WASHINGTON, April 11 (Reuters) - Senate Democrats urged regulators to rethink the way they use outside consultants to help fix problems at banks, after such consultants reaped some $2 billion in fees for conducting botched reviews of past home foreclosures.
Bank regulators could directly contract with the consultants rather than leaving hiring decisions and oversight to the banks themselves, Democratic Senator Jack Reed of Rhode Island suggested at a Senate Banking subcommittee hearing on Thursday.
The mortgage servicing units of more than a dozen top banks earlier this year agreed to pay some $9.3 billion to end a case-by-case review of whether they had wrongly seized homes or made mistakes in the foreclosure process.
The Office of the Comptroller of the Currency and the Federal Reserve ended the reviews that began in 2011, which were supposed to find and compensate harmed borrowers, through settlements in January with servicers including units of Bank of America Corp, Citigroup Inc, JPMorgan Chase & Co , and Wells Fargo & Co
By then some $2 billion had already been paid out to consultants whom the banks were expected to hire to conduct the reviews, even though no money had been paid out to eligible borrowers.
“To delegate, the way you did, an essential regulatory function by asking the banks to choose their inspector, it just doesn’t work. It won’t work,” Reed said to a panel of representatives from the Fed and the OCC.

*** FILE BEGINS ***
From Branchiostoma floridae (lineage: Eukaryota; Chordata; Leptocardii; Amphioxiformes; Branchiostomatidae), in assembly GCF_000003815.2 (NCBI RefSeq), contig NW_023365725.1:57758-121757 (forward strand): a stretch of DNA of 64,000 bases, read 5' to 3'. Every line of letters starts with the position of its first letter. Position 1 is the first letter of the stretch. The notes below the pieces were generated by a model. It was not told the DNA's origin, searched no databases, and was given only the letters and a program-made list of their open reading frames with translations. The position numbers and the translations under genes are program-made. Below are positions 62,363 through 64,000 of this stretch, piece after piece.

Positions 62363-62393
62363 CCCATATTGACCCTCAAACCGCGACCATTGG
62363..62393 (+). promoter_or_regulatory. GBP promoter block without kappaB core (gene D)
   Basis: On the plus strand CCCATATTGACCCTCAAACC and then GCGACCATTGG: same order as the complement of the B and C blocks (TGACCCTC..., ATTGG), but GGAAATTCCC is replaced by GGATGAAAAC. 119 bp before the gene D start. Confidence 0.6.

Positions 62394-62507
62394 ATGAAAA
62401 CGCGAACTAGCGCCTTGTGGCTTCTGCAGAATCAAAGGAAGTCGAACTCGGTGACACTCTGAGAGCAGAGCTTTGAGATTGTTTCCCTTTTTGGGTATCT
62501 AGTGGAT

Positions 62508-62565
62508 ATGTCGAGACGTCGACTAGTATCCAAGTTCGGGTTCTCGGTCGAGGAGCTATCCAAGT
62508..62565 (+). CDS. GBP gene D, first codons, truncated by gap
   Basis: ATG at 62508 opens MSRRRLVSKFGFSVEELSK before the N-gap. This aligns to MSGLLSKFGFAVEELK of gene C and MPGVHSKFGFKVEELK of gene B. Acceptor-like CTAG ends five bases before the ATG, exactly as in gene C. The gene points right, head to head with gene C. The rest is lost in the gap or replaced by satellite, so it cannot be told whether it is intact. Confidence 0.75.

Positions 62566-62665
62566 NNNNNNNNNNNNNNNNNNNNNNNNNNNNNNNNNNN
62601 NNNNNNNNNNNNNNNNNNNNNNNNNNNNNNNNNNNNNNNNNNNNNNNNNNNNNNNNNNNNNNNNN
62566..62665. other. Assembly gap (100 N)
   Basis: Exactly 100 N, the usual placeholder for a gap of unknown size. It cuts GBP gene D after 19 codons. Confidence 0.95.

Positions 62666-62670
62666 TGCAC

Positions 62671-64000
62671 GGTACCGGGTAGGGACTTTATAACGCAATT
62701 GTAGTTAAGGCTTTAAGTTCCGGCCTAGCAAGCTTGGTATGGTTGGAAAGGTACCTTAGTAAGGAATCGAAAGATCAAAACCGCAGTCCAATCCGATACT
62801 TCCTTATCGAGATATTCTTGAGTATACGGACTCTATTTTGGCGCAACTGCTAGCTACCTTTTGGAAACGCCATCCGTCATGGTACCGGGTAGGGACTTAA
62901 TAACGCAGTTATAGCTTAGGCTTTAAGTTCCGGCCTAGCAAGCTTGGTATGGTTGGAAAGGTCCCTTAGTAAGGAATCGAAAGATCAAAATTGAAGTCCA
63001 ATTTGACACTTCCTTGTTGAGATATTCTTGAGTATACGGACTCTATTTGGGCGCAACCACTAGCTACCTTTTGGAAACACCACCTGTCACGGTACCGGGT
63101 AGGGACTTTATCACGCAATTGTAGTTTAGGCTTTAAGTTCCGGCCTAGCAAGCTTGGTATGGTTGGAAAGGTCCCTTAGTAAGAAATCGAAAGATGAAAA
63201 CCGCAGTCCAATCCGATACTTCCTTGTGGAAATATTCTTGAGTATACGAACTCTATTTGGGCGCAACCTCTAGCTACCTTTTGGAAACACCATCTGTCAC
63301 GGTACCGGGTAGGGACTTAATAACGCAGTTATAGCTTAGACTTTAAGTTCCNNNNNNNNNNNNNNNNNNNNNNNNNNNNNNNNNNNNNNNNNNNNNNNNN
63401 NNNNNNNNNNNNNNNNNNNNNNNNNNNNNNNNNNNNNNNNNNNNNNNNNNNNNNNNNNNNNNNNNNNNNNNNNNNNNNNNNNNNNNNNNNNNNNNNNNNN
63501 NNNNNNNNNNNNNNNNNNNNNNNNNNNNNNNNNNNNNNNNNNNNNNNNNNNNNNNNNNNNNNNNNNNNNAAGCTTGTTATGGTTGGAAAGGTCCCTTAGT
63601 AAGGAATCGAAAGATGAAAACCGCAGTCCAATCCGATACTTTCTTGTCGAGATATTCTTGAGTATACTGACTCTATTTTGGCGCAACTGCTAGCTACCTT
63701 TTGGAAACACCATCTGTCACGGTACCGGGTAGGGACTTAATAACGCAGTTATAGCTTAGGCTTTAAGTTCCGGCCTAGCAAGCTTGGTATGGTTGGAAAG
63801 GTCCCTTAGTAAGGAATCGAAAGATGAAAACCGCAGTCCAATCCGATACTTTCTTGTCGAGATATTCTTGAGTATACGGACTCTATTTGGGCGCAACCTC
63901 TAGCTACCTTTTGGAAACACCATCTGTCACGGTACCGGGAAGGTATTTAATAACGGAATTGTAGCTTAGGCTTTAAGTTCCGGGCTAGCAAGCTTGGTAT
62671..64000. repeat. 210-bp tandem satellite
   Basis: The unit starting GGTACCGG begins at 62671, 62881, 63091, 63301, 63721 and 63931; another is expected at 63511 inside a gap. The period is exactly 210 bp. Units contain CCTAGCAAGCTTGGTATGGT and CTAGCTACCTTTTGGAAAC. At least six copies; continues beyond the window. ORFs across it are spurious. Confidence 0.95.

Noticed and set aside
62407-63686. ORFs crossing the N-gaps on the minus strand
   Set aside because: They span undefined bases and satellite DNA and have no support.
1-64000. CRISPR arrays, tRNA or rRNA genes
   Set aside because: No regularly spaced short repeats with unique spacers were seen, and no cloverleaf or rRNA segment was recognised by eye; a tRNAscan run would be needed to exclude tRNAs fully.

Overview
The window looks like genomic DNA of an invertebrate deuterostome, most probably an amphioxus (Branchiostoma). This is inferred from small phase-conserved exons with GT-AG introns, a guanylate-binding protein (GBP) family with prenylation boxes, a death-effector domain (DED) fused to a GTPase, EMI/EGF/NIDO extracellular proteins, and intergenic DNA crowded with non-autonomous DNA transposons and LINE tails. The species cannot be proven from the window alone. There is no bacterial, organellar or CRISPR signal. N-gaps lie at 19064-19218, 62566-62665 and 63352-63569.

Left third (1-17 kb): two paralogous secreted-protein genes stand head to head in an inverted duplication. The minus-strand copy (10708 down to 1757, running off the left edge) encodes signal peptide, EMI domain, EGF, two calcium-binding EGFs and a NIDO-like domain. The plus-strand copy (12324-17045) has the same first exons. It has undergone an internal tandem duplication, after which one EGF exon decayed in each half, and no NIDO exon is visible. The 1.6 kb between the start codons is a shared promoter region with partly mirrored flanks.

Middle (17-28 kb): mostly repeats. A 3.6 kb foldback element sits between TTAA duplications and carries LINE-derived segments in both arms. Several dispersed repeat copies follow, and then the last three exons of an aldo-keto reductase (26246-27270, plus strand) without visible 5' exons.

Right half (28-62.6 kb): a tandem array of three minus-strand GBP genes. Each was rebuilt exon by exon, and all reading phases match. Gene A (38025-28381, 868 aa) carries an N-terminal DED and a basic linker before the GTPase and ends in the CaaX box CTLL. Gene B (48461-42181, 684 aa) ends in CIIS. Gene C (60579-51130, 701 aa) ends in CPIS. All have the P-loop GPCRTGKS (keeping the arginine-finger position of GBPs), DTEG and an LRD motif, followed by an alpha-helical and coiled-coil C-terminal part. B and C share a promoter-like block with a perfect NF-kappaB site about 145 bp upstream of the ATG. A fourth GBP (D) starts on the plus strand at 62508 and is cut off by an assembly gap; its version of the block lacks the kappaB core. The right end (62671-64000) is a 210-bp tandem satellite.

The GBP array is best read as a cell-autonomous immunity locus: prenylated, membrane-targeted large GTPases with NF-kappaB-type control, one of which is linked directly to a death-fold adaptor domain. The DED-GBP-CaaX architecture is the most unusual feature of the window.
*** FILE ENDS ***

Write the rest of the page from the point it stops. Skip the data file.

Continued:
OCC Deputy Chief Counsel Daniel Stipano said the agencies had “greatly underestimated” how difficult and complicated the foreclosure reviews would turn out to be, and is assessing how to deal differently with a similar situation in the future.
“We’re at a beginning stage. We haven’t really reached the point of putting pen to paper,” he said, referring to new standards about who can serve as an independent consultant.
On a separate panel, representatives of the consulting firms that conducted the reviews also said the reviews proved to be an enormous undertaking.
James Flanagan from Pricewaterhouse Coopers disclosed that his firm had been paid $190 million by U.S. Bank, $175 million by Citibank, and $60 million by SunTrust to conduct the reviews.
Representatives of Promontory Financial Group and Deloitte & Touche declined to disclose how much their firms had received on the reviews.
Congressional Democrats have sought additional information from regulators about the details the reviews produced, including which kinds of mistakes each bank made, but the agencies have so far resisted turning over that information.
On Thursday Stipano and Fed Deputy General Counsel Richard Ashton said the regulators were considering releasing some of those details in the future.